• bryan@heritageincometax.c

Estate and Gift Tax for Beginners

Estate and Gift Tax for Beginners[1]


Most of us are familiar with paying income or property tax; but have you heard of the gift tax? In most instances, the government does not tax a gift from one person to another. However, in some circumstances, particularly for wealthy individuals, a tax on gifts can be costly.


Federal gift tax is levied on the donor. Due to a large exclusion, federal gift tax only impacts an extremely small percentage of the population. For the most part, only wealthy individuals are subject to the tax. However, for those affected, the gift tax can be extremely expensive. The 2019 tax rates range from 18% to 40% depending on the size of the gift.[2] The good news is that innovative tax strategies and planning can significantly reduce a taxpayer’s estate and gift tax liability.


There are three exceptions to the federal gift tax. First, certain types of gifts are not considered taxable, regardless of amount. For example, gifts between spouses are exempt from the tax, and enjoy an unlimited exclusion. Similarly, gifts made for education purposes, charitable, and medical purposes are not subject to federal estate or gift tax.


A second exception, the “annual” exclusion applies to gifts of less than $15,000 per year, per beneficiary.[3] For example, a grandparent can give a gift of $15,000 to seven different grandchildren without incurring any gift tax liability.


Finally, for gifts that fall outside of any exempted category or annual exclusion, the law provides a third “lifetime” exemption for gifts under $11.4 million dollars ($22.8 million for married couples). That $11.4 lifetime exemption applies to gifts that occur both during and after the donor’s lifetime. Since the annual exemption applies to lifetime gifts as well as gifts passed through one’s estate, it is often referred to as the “unified credit” for gift and estate taxes.[4]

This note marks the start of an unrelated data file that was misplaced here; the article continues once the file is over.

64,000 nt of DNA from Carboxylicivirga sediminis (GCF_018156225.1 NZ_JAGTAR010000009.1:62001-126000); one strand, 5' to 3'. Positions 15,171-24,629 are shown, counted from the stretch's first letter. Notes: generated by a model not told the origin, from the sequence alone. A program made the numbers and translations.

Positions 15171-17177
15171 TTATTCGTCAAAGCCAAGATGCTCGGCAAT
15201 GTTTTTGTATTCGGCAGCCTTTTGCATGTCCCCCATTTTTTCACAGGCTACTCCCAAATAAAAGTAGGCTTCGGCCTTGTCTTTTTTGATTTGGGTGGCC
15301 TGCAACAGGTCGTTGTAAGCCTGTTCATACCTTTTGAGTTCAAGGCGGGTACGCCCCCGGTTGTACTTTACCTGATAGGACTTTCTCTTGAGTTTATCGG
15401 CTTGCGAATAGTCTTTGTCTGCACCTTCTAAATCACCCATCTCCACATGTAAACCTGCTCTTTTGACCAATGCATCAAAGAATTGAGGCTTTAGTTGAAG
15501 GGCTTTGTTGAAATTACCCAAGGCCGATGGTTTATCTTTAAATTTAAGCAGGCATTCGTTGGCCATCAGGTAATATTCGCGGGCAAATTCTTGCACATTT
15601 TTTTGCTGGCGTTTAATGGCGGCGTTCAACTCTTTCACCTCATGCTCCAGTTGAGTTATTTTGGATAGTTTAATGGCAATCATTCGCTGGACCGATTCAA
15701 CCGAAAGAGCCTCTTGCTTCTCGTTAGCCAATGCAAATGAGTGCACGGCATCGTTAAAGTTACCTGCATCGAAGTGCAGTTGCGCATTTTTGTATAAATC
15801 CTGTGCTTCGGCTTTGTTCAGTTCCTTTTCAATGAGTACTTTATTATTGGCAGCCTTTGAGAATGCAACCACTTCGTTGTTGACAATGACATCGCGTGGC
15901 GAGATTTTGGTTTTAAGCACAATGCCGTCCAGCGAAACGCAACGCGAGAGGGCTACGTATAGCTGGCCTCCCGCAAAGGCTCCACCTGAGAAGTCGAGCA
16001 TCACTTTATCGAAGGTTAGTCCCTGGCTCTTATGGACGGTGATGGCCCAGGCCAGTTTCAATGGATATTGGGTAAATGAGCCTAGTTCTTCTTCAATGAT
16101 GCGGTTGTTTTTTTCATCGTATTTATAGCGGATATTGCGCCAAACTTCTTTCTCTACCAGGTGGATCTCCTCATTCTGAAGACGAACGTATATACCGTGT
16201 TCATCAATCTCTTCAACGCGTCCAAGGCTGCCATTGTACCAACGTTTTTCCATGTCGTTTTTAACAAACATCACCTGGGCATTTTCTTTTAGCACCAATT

Here’s a few examples of how the estate and gift tax works:


1. Tom gives $20,000 to his two daughters during the same year. Tom’s gift exceeds the annual exclusion by $5,000 for each gift, for a total of $10,000. That $10,000 would be applied against his lifetime exemption, reducing his lifetime exemption to $10.39 million for future gifts.


2. Assume the same facts as above, except Tom dies with $20.4 million dollars in his estate. The $20.4 would be reduced by his remaining lifetime exemption ($10.39 million). Tom’s estate would be taxed on $10.01 million at the rate of 18%.

For those who are curious, Ohio does not have an estate or gift tax. Kentucky, on the other hand, is one of six states with an inheritance tax. As the name suggests, an inheritance tax is levied on beneficiaries of large estates, rather than wealthy donors.


Estate and gift tax forms can be difficult to understand and require significant research to complete. If you need assistance with your taxes, find a qualified professional who can navigate these complicated issues. The experts at Heritage Income Tax can help you mitigate the effects of estate and gift tax, allowing you to enjoy considerable tax savings now and in the future.


[1] The author, Bryan Corcoran, Esq, is a retired Marine Judge Advocate. He earned his J.D. and Masters in Taxation from the University of Akron in 1997. He is currently a Tax Analysts for Heritage Income Tax. The views expressed in this paper are his own, and are not intended as a substitute for professional tax planning or legal advice. [2] 26 U.S.C. Sec 2001(c) [3] 26 USC Sec 2503 [4] 26 U.S.C. Sec 2010

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